4                 cut 90 squares                          6 - 1/2 yards

Backing:
 5                 cut 90 squares                           6 - 1/2 yards

General instructions are the same.

As always I appreciate your comments and will get back to you with your questions as soon as I can. Thanks.

44 comments:

  1. I can do this!!! I have tons (well lots) of flannel material! Thanks for the tutorial!

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    1. You will have to show me a picture of them when you finish. ; )

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  2. I enjoy making rag quilts. I made one for my granddaughter that was a strip quilt with four total layers of flannel and one for my great niece with cotton prints in squares on top and bottom and two flannel layers in the middle. Nice and heavy for our cold winters. The next one is all about me. Dr. Suess!

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    1. I can't imagine four layers of flannel. It must really get cold where you are.

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    2. DoDo when you made the strip rag quilt how did it turn out? Did you do straight strip across the width of the quilt?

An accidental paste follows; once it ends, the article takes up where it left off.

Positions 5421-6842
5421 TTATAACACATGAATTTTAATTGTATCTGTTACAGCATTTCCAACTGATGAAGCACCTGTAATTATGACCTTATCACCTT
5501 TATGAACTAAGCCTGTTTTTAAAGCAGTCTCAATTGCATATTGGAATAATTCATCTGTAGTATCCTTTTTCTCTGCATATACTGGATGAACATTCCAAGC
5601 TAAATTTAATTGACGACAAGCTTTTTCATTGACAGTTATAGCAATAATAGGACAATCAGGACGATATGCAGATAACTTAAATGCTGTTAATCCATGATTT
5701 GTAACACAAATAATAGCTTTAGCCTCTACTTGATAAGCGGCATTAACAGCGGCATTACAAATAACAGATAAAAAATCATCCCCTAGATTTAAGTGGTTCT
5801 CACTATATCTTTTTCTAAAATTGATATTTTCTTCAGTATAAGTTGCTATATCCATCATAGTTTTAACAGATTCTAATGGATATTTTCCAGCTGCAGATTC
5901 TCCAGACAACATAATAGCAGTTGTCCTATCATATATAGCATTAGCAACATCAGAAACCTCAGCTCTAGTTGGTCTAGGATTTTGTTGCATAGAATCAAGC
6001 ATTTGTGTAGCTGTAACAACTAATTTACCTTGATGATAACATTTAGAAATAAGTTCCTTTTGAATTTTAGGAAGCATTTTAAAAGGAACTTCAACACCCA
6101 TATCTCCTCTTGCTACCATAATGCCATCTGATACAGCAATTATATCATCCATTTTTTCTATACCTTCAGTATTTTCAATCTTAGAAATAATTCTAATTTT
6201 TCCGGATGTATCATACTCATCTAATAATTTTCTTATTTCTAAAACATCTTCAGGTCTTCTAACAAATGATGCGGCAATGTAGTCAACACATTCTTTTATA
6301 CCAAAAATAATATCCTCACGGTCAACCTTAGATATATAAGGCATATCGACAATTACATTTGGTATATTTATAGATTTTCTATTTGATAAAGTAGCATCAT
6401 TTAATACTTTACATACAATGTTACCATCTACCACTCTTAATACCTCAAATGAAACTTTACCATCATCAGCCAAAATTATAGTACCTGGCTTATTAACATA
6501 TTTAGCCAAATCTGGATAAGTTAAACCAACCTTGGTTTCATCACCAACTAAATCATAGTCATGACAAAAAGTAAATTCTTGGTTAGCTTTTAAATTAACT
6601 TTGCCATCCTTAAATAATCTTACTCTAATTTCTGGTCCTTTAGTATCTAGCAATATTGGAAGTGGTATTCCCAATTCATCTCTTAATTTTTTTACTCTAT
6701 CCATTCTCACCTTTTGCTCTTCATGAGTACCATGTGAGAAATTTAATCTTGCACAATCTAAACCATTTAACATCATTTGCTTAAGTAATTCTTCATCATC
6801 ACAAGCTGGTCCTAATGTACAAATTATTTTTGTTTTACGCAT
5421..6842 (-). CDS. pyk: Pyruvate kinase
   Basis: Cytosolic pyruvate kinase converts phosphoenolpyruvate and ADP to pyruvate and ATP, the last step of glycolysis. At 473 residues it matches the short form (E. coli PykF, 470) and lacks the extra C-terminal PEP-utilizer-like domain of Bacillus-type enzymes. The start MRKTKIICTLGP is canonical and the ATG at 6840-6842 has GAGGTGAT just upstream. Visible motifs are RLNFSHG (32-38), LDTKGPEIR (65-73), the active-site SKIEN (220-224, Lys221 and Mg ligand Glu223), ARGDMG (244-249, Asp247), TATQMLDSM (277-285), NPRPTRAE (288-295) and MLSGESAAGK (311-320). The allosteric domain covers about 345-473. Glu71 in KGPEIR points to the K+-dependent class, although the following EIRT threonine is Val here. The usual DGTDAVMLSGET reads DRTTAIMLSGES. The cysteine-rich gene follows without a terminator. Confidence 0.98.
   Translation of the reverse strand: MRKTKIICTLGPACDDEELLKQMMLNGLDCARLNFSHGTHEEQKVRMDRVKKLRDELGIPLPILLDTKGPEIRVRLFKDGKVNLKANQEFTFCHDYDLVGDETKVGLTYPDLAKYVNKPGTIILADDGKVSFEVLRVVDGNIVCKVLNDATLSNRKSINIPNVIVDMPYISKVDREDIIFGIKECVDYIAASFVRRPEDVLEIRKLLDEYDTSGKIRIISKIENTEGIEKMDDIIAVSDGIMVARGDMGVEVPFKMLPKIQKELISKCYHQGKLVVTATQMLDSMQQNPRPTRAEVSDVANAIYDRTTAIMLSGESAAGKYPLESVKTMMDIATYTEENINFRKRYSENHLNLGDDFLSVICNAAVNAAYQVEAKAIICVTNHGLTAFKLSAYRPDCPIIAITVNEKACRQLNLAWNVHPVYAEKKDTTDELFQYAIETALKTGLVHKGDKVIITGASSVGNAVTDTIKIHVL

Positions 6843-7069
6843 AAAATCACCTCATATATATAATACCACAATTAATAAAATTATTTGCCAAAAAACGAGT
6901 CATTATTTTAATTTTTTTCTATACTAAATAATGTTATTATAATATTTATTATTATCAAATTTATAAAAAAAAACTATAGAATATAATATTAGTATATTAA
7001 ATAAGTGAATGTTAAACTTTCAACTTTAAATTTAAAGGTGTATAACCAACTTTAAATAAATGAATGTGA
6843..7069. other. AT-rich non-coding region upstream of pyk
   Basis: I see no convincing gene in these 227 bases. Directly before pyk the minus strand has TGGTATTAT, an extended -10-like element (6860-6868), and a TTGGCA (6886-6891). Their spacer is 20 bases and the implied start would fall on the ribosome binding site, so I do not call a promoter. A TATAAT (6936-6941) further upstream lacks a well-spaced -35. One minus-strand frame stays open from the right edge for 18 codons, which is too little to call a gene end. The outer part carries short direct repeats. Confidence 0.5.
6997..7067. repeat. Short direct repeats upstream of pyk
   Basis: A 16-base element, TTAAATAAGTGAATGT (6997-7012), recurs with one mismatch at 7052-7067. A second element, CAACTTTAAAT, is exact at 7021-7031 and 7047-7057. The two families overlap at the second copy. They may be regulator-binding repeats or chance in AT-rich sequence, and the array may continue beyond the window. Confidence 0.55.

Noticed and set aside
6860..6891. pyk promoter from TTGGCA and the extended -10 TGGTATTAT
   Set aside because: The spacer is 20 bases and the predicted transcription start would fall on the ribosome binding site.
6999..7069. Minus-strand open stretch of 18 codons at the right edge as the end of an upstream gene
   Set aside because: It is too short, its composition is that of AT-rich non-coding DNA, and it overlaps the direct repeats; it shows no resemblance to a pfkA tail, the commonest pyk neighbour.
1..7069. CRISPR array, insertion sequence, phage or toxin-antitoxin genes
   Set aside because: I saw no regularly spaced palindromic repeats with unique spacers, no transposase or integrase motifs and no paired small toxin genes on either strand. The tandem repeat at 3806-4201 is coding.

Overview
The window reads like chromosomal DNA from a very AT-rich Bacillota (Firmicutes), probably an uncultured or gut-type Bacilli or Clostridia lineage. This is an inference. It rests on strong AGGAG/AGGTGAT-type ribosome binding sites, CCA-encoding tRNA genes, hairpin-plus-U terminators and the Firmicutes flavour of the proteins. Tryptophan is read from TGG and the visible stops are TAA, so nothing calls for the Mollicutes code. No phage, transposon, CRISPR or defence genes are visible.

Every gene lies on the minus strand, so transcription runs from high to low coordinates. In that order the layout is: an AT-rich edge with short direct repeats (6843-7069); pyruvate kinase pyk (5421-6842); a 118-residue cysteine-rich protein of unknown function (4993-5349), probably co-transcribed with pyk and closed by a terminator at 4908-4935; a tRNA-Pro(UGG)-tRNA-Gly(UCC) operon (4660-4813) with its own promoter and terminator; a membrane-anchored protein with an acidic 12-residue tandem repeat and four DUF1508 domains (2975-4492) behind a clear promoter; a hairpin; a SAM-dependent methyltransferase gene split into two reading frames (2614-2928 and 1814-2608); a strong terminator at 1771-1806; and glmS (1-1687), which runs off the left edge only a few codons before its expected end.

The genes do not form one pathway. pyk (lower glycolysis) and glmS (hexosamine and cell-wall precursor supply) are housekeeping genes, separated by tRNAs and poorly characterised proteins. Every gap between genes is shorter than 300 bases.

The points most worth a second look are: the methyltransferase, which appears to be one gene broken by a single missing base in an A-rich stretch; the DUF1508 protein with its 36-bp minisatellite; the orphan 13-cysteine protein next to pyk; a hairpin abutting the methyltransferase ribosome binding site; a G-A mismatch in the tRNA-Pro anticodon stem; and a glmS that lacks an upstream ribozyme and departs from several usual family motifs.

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    3. I bet they were pretty. It would be easy to do. If you were making a lap/throw size , you could make the strips the width of the fabric. Depending on the width of the strips, you wouldn't have to make any stitch to hold them together besides the seams. If the strip was 6 inches or wider, I would just sew the layers together with a stitch down the middle of the strip. You would want something to hold the thicknesses together. Sounds like a fun rag quilt. Hopefully she will let us know the particulars.

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  3. I would love to make one of these for a double and queen size beds. How do use 9 inch squares and how many. Your directions for the baby size was very explicit. This is what I need. My e-mail address is rmmartz@yahoo.com

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    1. Will try to send you an email tomorrow with amounts. Thanks for your inquiry.

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  4. Hi, love your directions. Very clear and easy to understand.
    Would like to make these quilts for my kids (single beds) how many 9" squares am I looking at and how much material would that be?
    Your assistance is very much appreciated. :)

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    1. I would love to help you. Are you talking about a finished 9 inch square or a cut 9 inch square? Will it be used as a blanket or spread?